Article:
• (pp. 53-62)

      So far we have focused on the host country as a recipient of FDI and other flows in a partial equilibrium context in which domestic input prices are fixed. Specifically, labor inputs and wages were fixed and therefore ignored. Naturally, the flows of FDI affect the domestic stock of capital. Therefore, even though the return to capital may be tied through capital mobility to the world rate of interest, wages may still vary. This chapter addresses the general-equilibrium interaction between wages and FDI. We cast this interaction in a bilateral source–host country setup.

      Consider a pair of countries, “host”...

    • (pp. 63-70)

      So far our setup allowed heterogeneity across firms, and our analysis has gone to the details of the firm level. Thus, an empirical investigation based on this analysis would have required firm-level data. Firm-level data are typically available only for a small subset of countries and on a cross-section basis. On the other hand, there is a fairly rich dataset on aggregate bilateral flows. These data enable us to study how cross-country differences in institutions, macropolicies, productivities, and so on affect bilateral FDI flows. But these aggregate data do not allow us to infer whether a reduction in aggregate FDI...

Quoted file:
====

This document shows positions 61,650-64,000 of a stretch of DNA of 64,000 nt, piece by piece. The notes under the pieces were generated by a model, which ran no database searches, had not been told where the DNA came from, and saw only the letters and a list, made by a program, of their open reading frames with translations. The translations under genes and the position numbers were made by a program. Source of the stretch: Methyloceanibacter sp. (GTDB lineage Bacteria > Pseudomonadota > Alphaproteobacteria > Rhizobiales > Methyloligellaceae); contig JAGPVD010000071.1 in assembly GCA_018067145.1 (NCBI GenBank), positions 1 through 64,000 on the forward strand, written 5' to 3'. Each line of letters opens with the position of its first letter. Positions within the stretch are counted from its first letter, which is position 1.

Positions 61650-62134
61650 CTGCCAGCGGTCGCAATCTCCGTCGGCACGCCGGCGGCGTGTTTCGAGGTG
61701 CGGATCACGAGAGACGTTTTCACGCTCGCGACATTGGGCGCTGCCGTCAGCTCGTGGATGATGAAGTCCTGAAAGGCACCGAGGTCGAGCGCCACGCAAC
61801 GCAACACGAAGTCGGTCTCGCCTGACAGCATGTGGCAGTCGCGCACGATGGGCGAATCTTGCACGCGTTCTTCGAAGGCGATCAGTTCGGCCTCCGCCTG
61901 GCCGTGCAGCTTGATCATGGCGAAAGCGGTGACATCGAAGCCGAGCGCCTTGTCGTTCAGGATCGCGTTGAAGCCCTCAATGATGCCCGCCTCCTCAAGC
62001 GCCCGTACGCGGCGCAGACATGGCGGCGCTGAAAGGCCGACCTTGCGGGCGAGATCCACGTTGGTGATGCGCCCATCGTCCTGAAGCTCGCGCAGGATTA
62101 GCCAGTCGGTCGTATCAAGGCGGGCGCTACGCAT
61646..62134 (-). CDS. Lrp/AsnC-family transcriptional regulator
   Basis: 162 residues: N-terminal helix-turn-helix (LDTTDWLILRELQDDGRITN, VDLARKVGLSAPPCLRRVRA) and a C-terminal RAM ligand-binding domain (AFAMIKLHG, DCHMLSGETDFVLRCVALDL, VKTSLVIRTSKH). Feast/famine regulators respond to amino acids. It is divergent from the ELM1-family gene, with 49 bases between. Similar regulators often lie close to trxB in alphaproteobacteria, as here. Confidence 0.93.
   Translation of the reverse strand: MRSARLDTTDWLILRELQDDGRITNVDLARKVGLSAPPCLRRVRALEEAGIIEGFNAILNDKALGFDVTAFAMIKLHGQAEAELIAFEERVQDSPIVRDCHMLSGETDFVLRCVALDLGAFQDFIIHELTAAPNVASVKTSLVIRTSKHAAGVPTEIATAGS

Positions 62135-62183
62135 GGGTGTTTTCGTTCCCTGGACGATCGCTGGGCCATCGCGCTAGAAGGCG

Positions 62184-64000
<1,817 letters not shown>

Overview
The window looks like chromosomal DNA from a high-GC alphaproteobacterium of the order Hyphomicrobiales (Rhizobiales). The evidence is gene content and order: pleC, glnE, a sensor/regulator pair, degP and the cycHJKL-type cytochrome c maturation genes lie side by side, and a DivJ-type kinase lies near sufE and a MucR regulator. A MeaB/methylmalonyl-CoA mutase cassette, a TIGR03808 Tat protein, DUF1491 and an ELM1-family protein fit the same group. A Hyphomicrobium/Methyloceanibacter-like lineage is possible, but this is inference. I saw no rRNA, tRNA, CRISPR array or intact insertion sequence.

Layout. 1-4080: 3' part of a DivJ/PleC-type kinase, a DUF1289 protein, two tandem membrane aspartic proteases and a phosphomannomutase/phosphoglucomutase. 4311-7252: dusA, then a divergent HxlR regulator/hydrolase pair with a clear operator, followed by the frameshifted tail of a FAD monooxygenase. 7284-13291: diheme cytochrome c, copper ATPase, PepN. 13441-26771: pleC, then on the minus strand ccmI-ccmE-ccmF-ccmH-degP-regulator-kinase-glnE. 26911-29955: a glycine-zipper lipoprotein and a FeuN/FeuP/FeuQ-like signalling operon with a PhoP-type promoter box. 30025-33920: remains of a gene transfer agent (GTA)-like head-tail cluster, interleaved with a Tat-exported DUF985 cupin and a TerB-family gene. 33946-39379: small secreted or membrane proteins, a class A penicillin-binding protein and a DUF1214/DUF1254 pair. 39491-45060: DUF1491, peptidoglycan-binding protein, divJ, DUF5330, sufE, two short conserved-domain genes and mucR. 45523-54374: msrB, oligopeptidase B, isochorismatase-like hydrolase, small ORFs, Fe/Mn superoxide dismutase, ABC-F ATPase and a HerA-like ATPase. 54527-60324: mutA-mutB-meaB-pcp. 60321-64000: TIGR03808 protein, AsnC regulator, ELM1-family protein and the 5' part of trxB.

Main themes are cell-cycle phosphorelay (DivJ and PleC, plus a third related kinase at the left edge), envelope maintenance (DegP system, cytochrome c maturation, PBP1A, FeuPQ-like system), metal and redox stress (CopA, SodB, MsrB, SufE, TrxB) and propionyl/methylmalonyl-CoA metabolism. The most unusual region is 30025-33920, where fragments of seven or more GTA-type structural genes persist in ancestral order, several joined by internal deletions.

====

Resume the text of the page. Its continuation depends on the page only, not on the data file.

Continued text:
4. Part III. Foreign Direct Investment with Threshold Barriers:: Empirics
    • (pp. 73-78)

      In this chapter we present some basic elements of the econometric approach adopted in the empirical investigation of the theoretical implications of our analysis of the bilateral FDI flows in the preceding part. Recall that a crucial feature of the formation of FDI that we emphasized in the first part is the twofold nature of FDI decisions. There is a decision to make concerning the question whether to invest at all—captured by a “threshold” selection equation, and concerning how much to invest—captured by the flow or gravity equation.